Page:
Journal cover Journal topic
Atmospheric Chemistry and Physics An interactive open-access journal of the European Geosciences Union
doi:10.5194/acp-2016-811
© Author(s) 2016. This work is distributed
under the Creative Commons Attribution 3.0 License.
Research article
17 Oct 2016
Review status
A revision of this discussion paper was accepted for the journal Atmospheric Chemistry and Physics (ACP) and is expected to appear here in due course.
A fifteen year record of CO emissions constrained by MOPITT CO observations
Zhe Jiang1,2, John R. Worden1, Helen Worden2, Merritt Deeter2, Dylan B. A. Jones3, Avelino F. Arellano4, and Daven K. Henze5 1Jet Propulsion Laboratory, California Institute of Technology, Pasadena, CA, USA
2National Center for Atmospheric Research, Boulder, CO, USA
3Department of Physics, University of Toronto, Toronto, ON, Canada
4Department of Hydrology and Atmospheric Sciences, University of Arizona, Tucson, AZ, USA
5Department of Mechanical Engineering, University of Colorado, Boulder, CO, USA
Abstract. Long-term measurements from satellites and surface stations have demonstrated a decreasing trend of tropospheric carbon monoxide (CO) in the Northern Hemisphere over the past decade. Likely explanations for this decrease include changes in anthropogenic, fires, and/or biogenic emissions or changes in the primary chemical sink hydroxyl radical (OH). Using remotely sensed CO measurements from the Measurement of Pollution in the Troposphere (MOPITT) satellite instrument, in-situ methyl chloroform (MCF) measurements from World Data Centre for Greenhouse Gases (WDCGG), and the adjoint of the GEOS-Chem model, we estimate the change in global CO emissions from 2001–2015. We show that the loss rate of MCF varies by 0.2 % in the past 15 years, indicating that changes in global OH distributions do not explain the recent decrease in CO. Our two-step inversion approach for estimating CO emissions is intended to mitigate the effect of bias errors in the MOPITT data as well as model errors in transport and chemistry, which are the primary uncertainties when quantifying CO emissions using these remotely sensed data. Our results confirm that the decreasing trend of tropospheric CO in the Northern Hemisphere is due to decreasing CO emissions from anthropogenic and biomass burning sources. In particular, we find decreasing CO emissions from the United States and China in the past 15 years, unchanged anthropogenic CO emissions from Europe since 2008, and likely a positive trend from India and southeast Asia, in contrast to recently reported results. We find decreasing trends of biomass burning CO emissions from boreal North America, boreal Asia and South America, but little change over Africa. The inconsistency between our analysis with recent study suggests more efforts are needed for robust conclusion about the variation of anthropogenic CO emissions for India and Southeast Asia.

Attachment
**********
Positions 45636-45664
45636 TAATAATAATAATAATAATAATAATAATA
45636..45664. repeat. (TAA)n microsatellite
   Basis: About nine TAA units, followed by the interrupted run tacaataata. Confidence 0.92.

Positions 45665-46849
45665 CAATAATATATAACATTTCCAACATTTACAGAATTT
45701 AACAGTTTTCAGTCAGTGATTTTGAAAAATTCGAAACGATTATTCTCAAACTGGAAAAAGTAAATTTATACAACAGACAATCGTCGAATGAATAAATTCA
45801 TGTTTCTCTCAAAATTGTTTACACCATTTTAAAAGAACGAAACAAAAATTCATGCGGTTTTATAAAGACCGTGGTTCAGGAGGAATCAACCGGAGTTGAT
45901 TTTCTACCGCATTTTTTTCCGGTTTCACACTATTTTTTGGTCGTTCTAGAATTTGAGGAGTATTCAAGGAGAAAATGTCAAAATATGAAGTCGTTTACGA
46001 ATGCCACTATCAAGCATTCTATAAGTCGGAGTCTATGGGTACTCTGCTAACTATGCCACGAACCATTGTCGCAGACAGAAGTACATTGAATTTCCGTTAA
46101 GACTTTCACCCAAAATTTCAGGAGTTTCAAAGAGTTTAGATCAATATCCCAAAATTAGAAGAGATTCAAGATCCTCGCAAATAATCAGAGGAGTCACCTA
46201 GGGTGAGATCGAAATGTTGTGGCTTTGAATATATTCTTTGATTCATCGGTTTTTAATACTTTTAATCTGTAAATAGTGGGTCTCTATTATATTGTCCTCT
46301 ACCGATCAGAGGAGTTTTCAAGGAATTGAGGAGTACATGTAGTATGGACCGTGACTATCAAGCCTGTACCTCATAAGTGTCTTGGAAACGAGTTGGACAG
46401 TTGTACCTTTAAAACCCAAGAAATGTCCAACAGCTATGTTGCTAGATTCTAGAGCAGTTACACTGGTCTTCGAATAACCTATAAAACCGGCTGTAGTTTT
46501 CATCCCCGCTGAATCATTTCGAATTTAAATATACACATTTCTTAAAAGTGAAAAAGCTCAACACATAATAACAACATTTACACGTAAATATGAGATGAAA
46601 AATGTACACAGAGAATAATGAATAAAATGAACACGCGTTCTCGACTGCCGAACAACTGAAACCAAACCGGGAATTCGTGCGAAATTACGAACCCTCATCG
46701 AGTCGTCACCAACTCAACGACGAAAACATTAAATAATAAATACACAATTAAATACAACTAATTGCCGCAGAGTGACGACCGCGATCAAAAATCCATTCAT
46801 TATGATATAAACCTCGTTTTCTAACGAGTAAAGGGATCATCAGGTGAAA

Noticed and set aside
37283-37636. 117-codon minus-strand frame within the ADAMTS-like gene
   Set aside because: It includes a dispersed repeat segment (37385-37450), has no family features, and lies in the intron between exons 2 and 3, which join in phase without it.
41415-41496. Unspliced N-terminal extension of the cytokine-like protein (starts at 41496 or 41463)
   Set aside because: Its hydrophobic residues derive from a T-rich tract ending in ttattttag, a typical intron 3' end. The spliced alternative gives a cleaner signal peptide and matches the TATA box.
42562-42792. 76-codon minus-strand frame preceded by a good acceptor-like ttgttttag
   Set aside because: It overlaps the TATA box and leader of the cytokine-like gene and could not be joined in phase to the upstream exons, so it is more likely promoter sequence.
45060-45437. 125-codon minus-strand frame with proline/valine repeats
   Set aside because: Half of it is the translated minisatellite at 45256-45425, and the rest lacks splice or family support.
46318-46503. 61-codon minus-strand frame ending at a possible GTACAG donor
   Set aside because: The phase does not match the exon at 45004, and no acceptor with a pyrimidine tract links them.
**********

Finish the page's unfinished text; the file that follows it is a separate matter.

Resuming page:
Citation: Jiang, Z., Worden, J. R., Worden, H., Deeter, M., Jones, D. B. A., Arellano, A. F., and Henze, D. K.: A fifteen year record of CO emissions constrained by MOPITT CO observations, Atmos. Chem. Phys. Discuss., doi:10.5194/acp-2016-811, in review, 2016.
Zhe Jiang et al.
Interactive discussionStatus: closed
AC: Author comment | RC: Referee comment | SC: Short comment | EC: Editor comment
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RC1: 'Review', Anonymous Referee #1, 14 Dec 2016 Printer-friendly Version 
AC1: 'reply to comments', Zhe Jiang, 17 Jan 2017 Printer-friendly Version 
 
RC2: 'RC2: 'Review', Anonymous Referee #2', Anonymous Referee #2, 06 Jan 2017 Printer-friendly Version Supplement 
AC2: 'reply to comments', Zhe Jiang, 17 Jan 2017 Printer-friendly Version 
Zhe Jiang et al.
Zhe Jiang et al.

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Short summary
We constrain the long-term variation in global CO emissions for 2001–2015. Our results confirm that the decreasing trend of tropospheric CO in the Northern Hemisphere is due to decreasing CO emissions from anthropogenic and biomass burning sources. In particular, we find decreasing CO emissions from the United States and China in the past 15 years, unchanged anthropogenic CO emissions from Europe since 2008, and likely a positive trend from India and southeast Asia.
We constrain the long-term variation in global CO emissions for 2001–2015. Our results confirm...
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